5. PICK ANY ONLINE VIDEO FOCUSED ON SHARPENING THAT YOU ENJOY AND TURN OFF THE SOUND/ Watch the video while following steps 1 through 4 above. Our opinion is the best practice of edge care is to move the whole length of the blade, not in sections. This teaches you the curve of the blade. Unless you move the whole length of the blade you never learn to connect with the engine of the knife which is the shape of your sharp edge. This is why sectional sharpening turns shaped edges into straight edges over time (we recommend R2). Apply the same steps to whatever grit of the stone you are using ( steps 1 through 4).
  1. STROP YOUR KNIFE/  Stropping is a finishing step before use and in between sharpening of a knife. This practice can never harm your edge if you follow step 1. To achieve a level of comfort practicing with this tool follow step 5. The smooth side of a 4” X 8” piece of vegetable tanned shoe leather with a chrome oxide compound @ .5 microns (R3) will make a perfect finish to your knife. Stropping is a nominal maintenance practice in between sharpening for all types of steel set at any angle. To achieve the best result you must move the knife like you do on the stone its whole curve not just by section across its length.   
  2. PUT IN THE TIME … ENJOY THE PROCESS BECAUSE YOU NEVER STOP LEARNING/ For a beginner it could take anywhere up to seven hours of practice to hit the wall for you to decide if you love this or you don’t. If you don’t then the money you have spent won’t be that much. If you do… keep at it. Once you have used up your intro gear you will appreciate the choices being offered in 1,000 grit stones available online from many vendors. A truing stone (R4) is a necessary tool for the ongoing maintenance of your stones in their service to your edges. Take care of the thing that takes care of you! 








R2.  EXAMPLES OF KNIFE SHARPENING HAND MOVEMENTS BY TWO INDIVIDUALS ONE VERY SKILLED AND ONE KNOWLEDGEABLE BOTH USING THE SAME STONES.(except for the hand movements hacherandkrain does not endorse any content or opinions of these two videos.)

While the list of sharpening experts on youtube is long, if you don’t know where to start take a look at both of these within the time frames indicated. They both offer sound approaches to movement which will give you a great base from which to build your own skill and both are using the same stones to demonstrate how they each approach the practice.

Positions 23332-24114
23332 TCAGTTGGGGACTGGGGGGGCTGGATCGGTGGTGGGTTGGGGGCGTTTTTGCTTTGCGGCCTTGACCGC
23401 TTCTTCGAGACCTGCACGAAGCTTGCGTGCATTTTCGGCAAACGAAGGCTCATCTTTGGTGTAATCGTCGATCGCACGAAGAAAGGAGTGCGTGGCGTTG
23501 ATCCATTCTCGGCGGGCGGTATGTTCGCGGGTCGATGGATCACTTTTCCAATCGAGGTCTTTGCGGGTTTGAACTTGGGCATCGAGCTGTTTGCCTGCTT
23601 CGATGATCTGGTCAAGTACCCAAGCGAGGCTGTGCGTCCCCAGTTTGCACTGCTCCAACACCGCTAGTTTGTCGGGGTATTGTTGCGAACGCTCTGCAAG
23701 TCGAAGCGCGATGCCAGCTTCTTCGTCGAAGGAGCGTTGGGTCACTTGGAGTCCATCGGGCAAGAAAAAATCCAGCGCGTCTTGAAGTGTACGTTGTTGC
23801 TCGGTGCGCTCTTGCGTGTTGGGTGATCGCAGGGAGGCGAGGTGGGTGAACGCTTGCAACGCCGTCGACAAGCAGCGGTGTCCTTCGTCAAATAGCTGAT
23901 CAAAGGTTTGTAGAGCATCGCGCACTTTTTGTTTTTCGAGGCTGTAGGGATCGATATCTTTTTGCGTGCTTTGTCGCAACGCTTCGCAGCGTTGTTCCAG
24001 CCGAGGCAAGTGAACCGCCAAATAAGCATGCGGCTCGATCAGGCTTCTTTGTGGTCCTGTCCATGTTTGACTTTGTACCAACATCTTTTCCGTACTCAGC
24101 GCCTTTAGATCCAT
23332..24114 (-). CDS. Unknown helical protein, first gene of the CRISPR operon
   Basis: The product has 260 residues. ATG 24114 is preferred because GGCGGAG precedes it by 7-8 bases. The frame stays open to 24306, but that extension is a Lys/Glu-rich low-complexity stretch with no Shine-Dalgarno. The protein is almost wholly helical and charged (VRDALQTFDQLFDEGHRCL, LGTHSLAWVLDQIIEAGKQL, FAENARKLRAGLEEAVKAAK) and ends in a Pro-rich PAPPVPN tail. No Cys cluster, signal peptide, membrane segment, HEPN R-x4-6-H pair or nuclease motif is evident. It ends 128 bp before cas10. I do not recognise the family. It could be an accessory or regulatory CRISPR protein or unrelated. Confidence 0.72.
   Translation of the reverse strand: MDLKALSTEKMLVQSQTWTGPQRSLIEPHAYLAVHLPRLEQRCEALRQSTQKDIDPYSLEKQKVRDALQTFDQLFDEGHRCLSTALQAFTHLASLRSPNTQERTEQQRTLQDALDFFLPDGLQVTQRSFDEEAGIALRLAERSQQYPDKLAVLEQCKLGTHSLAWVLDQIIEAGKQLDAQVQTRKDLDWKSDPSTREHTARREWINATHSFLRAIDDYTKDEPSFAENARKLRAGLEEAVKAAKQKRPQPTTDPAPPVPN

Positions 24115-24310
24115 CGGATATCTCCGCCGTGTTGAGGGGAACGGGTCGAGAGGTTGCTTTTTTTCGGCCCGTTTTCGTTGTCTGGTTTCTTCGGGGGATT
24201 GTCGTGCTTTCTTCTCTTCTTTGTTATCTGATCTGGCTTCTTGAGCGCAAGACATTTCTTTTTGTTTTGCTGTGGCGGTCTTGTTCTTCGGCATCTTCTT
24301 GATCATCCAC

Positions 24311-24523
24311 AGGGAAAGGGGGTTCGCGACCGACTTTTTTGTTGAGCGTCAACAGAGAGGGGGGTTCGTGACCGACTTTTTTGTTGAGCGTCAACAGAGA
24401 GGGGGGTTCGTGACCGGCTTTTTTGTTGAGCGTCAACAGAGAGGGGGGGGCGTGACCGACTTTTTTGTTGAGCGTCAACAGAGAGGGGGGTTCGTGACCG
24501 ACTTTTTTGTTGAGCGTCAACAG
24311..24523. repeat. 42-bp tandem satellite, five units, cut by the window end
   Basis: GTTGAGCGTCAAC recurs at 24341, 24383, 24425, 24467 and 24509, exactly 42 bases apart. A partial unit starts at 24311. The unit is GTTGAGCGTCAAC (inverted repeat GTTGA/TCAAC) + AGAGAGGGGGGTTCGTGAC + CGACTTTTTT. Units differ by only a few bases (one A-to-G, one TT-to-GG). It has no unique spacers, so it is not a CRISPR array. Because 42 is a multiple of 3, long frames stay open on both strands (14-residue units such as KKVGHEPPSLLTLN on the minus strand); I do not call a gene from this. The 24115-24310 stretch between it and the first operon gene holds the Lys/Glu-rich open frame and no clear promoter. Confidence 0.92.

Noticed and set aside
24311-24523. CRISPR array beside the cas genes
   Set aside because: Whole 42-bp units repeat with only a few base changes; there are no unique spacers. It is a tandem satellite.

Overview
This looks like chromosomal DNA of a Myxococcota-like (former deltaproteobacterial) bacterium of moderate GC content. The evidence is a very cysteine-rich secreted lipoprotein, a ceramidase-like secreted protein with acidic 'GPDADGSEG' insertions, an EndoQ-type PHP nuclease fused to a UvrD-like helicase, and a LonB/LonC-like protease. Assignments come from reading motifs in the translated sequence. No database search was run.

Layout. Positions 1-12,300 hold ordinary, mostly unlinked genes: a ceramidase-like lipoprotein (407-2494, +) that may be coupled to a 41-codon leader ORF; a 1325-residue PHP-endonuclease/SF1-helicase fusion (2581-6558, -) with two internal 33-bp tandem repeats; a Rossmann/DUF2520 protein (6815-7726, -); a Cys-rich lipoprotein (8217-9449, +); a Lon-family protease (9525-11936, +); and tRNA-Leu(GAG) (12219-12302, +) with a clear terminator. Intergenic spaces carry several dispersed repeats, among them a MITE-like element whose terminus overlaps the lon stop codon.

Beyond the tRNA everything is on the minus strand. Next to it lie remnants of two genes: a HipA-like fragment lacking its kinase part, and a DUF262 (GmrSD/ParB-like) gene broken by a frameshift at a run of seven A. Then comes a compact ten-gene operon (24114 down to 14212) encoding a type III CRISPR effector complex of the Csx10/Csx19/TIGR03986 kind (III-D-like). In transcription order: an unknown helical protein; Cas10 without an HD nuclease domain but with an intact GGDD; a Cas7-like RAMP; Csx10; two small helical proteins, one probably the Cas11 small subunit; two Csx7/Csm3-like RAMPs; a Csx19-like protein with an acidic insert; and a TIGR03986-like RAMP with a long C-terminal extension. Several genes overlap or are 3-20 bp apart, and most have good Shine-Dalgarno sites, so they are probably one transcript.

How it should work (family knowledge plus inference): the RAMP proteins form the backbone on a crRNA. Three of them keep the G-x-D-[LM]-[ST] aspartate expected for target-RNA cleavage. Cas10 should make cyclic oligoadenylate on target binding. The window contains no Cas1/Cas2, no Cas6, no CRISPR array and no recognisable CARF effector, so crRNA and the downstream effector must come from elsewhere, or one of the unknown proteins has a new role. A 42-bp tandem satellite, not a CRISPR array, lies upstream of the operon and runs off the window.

Bob Kramer is the most well known MASTER BLADESMITH of THE AMERICAN BLADESMITH SOCIETY (ABS)  his post is to promote his knife sharpening kit.
(demonstration of his approach to hand movement on his stones runs from minutes 1:40 to 8:30)  

A review of the the knife sharpening kit carrying BOB KRAMER’s name / review by: Burrfection
(demonstration of hand movement from minutes 17:17 to 25:37 using the same stones)

R3. HOW TO MAKE A STROP (again there are many different approaches to making a strop. This post is comprehensive and makes sense. It’s not the only one but it’s the one i feel i can suggest  if you have questions email

Chrome oxide, compounds an approach, there are many alternative suppliers.

This post is really good because it saves you money by using waterproof sandpaper, simple and great way to keep your stones in perfect shape for sharpening your edges.

Technical reference paper on sharpening

greg – Owner of hacher&krain, an anthropological investigator and avid traveller, brings a unique perspective to the culinary knife industry. His extensive cultural investigations redefine the understanding of the global knife trade. His insights reveal the hidden history of the culinary knife world and explain the truth behind Japanese knife-making. greg’s shop in Toronto offers a global collection of culinary knives, challenging industry norms and redefining the understanding of Western knife makers.